Terms & conditions: your free LostCousins subscription will be funded by the commission that Findmypast pay us; if we don't receive any commission on your purchase then unfortunately you won't qualify. If you use an adblocker the link may not work; if you have disabled tracking in your browser the link may appear to work, but Findmypast won't know that you clicked it, so won't pay us any commission. Commission isn't paid on renewals or purchases that Findmypast regard as renewals, eg when a subscription has very recently lapsed, and may not be paid on upgrades (but if we get paid, you'll get your free subscription - I can assure you of that). If you have more than one device please make sure you click the link on the device you will use to make your purchase.


In the next article I explain how to get the most out of your Findmypast subscription….


MASTERCLASS: How to get the most from Findmypast

Note: this article previously featured in my Christmas newsletter, but it was so well-received that I felt it would be helpful to repeat it here.


I'm frequently contacted by readers who don't get the same excellent results as me when they search at Findmypast - so I'm going to tell you how I transform their searches....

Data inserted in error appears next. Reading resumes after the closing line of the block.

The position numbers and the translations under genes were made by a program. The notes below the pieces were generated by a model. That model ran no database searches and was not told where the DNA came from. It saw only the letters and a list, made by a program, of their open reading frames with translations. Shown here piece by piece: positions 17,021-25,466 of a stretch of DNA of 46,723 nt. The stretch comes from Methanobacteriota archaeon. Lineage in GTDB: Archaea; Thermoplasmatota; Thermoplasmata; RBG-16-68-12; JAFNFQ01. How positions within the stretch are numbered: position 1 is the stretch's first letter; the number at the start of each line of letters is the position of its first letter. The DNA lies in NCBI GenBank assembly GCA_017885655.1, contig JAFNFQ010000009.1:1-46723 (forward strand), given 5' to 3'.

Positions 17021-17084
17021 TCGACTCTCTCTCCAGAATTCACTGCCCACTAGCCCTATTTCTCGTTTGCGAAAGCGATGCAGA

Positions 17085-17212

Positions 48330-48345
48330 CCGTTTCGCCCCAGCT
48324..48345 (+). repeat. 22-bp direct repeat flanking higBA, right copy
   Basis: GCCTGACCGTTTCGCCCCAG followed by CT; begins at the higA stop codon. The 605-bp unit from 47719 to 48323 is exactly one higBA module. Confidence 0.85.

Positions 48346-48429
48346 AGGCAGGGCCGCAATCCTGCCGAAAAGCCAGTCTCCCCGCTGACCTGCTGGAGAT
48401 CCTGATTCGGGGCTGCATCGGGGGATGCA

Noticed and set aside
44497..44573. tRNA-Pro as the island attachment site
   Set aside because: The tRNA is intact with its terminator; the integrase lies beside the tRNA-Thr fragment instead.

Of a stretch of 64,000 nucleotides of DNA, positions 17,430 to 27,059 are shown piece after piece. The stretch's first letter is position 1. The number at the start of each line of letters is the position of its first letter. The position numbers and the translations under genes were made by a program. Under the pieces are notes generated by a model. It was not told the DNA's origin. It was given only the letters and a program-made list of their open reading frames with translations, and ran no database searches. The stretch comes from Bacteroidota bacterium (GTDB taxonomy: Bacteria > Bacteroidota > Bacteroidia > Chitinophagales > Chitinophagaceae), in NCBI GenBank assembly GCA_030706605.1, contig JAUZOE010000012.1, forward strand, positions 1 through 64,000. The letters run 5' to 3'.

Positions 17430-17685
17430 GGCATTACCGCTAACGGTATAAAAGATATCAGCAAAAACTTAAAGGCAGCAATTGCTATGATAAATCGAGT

The first thing you need to appreciate is that there are two ways of searching. One is to enter lots of data on the Search form in the hope that some of it might lead to the record you're looking for - this type of search works best at Ancestry, where it typically produces lots of results (though most of them won't be relevant).


The other way is to put the minimum amount of information on the Search form, see how many results you get and - only if there are too many results to glance through - filter the results so that you're only left with those that are most relevant. This type of search works best at Findmypast.


Because I'm so busy I prefer the second type of search - most of the time the record I'm looking for is on the first page of search results, so I get there very quickly. I even cheat by using wildcards rather than type long surnames in full - this has the secondary benefit of sometimes picking up records that might otherwise have been missed.


How minimal should your searches be? If I'm searching the census I'll typically enter just a forename, a surname (possibly using wildcards), and an approximate year of birth. I rarely enter a place of birth as this tends to vary so much from one census to another, but when I do I enclose it in wildcards, eg *London*